Matthews projects as a franchise left tackle for the NFL. He is a superb technician as a pass-protector. Matthews has quick feet, excellent pad level and knee bend. He is very fast in his drop to mirror speed rushers and take away the edge. Generally, Matthews is sound on moves to the inside. Matthews has the ability to shut down good pass-rushers for four quarters. He is an ideal tackle candidate to protect a franchise quarterback.
Matthews is a quality run-blocker, but he isn't overwhelming in the ground game. Matthews also doesn't play with a mean streak, and the same thing was said about Joeckel last year; that didn't stop Joeckel from going second overall in the 2013 NFL Draft. It appears that the Aggies coached Matthews and Joeckel to not finish off defenders to help maintain the pace of the offense and avoid penalties.
Sources have told WalterFootball.com that Matthews graded behind Auburn left tackle Greg Robinson. Still, Matthews is a very safe pick to pan out and turn into a potential Pro Bowl left tackle in the NFL. Matthews looks solid as a top-16 pick in the 2014 NFL Draft.
Player Comparison: D'Brickashaw Ferguson.
It was a tough call, but it is hard to say that Matthews is going to be as good as Cleveland's Joe Thomas. At times, Joeckel's style of play is similar to Thomas, but the Browns' all-pro is much better in the ground game. Matthews has athleticism and versatility like Ferguson. The Jets pro-bowler was taken with the fourth-overall pick in the 2006 NFL Draft. Matthews should also be a top-10 pick. At the very least, he could be a pro who is as good as Ferguson.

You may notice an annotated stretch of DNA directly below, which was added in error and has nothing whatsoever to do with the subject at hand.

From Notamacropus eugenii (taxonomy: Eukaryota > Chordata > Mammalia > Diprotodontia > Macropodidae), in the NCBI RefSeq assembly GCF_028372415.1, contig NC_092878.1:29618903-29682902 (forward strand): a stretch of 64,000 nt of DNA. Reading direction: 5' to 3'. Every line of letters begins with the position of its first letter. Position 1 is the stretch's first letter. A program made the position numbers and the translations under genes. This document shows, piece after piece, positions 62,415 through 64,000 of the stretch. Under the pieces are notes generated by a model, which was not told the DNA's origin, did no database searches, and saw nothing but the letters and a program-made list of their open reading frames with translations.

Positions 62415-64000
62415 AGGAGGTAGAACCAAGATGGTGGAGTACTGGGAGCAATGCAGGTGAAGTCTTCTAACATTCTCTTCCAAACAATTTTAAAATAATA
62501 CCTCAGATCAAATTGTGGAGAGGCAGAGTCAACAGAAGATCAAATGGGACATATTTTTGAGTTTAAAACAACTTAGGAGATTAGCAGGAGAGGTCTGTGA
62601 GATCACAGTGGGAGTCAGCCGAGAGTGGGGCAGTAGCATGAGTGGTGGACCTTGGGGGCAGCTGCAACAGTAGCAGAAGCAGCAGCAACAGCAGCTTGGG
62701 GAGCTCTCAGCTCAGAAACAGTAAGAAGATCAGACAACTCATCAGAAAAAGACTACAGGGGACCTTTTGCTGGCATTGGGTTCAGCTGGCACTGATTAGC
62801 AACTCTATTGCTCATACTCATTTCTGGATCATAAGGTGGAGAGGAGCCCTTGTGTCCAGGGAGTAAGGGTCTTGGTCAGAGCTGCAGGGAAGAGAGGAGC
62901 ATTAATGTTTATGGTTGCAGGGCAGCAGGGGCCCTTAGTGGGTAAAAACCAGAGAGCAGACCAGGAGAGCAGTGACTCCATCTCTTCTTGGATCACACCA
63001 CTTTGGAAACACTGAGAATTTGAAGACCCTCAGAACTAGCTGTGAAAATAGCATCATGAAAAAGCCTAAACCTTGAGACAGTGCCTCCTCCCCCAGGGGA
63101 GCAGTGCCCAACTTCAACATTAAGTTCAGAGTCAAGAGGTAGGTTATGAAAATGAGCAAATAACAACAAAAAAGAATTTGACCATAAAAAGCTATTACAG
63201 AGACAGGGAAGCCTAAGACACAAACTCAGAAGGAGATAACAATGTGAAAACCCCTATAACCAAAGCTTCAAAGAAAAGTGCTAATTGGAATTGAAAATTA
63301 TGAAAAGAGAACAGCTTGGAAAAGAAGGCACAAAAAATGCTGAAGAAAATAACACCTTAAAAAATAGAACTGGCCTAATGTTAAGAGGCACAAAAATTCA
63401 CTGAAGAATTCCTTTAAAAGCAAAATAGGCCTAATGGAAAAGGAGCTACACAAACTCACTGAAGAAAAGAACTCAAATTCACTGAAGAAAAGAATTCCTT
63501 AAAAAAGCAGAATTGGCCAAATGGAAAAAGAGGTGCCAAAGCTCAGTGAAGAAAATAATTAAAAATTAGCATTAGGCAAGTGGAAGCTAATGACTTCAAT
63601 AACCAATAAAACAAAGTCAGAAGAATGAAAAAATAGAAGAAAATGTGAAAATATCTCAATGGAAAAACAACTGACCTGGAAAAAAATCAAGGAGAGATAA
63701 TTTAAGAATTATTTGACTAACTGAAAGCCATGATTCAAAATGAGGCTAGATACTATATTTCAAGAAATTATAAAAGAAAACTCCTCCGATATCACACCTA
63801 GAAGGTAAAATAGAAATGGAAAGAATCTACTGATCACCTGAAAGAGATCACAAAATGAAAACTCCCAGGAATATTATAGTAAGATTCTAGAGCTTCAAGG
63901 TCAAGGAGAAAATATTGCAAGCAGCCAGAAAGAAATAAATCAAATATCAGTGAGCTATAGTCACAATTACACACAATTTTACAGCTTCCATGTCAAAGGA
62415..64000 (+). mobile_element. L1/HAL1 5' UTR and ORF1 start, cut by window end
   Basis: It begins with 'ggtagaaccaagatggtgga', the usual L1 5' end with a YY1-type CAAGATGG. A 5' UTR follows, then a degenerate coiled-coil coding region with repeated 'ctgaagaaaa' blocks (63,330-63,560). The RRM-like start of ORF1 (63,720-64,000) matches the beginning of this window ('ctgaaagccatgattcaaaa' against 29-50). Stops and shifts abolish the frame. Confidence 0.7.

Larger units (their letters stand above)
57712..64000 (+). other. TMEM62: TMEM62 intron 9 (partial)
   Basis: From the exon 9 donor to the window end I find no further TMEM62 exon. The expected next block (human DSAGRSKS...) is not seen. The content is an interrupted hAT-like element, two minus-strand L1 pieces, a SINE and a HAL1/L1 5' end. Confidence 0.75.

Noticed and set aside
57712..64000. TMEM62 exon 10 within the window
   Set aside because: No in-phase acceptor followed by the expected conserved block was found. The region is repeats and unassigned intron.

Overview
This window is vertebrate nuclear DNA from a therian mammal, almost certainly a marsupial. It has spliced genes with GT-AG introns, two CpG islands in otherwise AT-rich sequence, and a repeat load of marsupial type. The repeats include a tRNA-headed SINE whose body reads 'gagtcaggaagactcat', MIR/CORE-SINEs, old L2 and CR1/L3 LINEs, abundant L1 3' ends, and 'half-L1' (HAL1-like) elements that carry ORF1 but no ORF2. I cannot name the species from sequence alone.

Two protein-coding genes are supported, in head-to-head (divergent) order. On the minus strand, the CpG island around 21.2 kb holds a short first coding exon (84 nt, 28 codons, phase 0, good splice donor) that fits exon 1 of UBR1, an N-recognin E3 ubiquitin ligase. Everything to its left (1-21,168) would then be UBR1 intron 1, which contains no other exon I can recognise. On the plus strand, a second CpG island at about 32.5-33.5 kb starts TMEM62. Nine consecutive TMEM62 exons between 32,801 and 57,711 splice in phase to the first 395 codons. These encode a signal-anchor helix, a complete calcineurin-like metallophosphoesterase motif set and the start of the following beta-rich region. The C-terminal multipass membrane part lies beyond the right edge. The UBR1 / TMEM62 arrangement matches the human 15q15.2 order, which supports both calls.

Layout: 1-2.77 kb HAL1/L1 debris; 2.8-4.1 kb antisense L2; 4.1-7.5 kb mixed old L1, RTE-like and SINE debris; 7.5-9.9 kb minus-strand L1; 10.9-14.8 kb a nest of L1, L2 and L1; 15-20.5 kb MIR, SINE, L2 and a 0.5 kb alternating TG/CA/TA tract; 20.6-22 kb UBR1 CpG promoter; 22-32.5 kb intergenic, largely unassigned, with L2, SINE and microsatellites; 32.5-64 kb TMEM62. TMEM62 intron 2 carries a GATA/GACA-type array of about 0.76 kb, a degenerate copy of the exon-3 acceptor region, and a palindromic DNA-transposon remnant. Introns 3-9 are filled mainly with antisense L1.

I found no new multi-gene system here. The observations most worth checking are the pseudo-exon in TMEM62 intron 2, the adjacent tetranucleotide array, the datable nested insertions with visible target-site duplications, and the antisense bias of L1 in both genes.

Oakland, Tampa Bay, Buffalo, Tennessee, New York Giants, St. Louis
There are a few landing spots for Matthews in the top 10. Perhaps the highest that he could be selected would be to the Raiders at No. 5. Oakland signed Donald Penn, but he is just a temporary solution at left tackle. Last year, the Raiders were going to draft Luke Joeckel or Eric Fisher if either fell to the third pick. Oakland feels offensive linemen are safer picks. Matthews and Menelik Watson could give the Raiders long-term bookends. However after signing Penn, it seems more likely that Oakland would target a different position.
The Buccaneers moved on from Penn and signed Anthony Collins, but the team still could use help at guard. Tampa Bay could draft Matthews and start him out at guard or move Collins to the inside. In the long term, Matthews would settle left tackle for the Bucs.
Buffalo makes a lot of sense for Matthews. The Bills need a right tackle. By drafting Matthews, they could consider moving Cordy Glenn to the right side.
The Titans don't have an immediate need for a left tackle, but Michael Roos is 31 and nearing the end of his contract. Tennessee could look at Matthews as his future replacement.
The Giants addressed the offensive line in free agency, but they could still target Matthews to improve their pass blocking for Eli Manning.
For a long time, many projected Matthews to the Rams with the second-overall pick. His father played for Jeff Fisher, and St. Louis could consider him to be the future replacement for Jake Long. Considering all of Long's injury issues, St. Louis could use a backup option in a critical year for Sam Bradford.